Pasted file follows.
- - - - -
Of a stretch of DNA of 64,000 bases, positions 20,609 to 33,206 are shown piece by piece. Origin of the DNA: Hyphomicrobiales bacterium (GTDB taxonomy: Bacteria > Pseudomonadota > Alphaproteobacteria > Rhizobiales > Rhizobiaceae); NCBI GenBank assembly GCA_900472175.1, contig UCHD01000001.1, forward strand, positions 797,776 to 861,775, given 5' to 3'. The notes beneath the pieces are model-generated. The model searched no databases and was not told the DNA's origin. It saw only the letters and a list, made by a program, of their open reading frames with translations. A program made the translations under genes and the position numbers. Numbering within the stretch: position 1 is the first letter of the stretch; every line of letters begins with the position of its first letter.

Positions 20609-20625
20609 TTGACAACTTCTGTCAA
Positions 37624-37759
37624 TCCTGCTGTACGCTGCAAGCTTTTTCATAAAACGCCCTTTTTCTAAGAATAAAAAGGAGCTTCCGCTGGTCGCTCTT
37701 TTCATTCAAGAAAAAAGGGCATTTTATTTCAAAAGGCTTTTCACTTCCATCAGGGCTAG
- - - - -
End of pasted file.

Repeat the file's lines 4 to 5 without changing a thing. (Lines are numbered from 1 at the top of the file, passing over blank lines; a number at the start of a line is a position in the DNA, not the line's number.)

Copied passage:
Positions 37624-37759
37624 TCCTGCTGTACGCTGCAAGCTTTTTCATAAAACGCCCTTTTTCTAAGAATAAAAAGGAGCTTCCGCTGGTCGCTCTT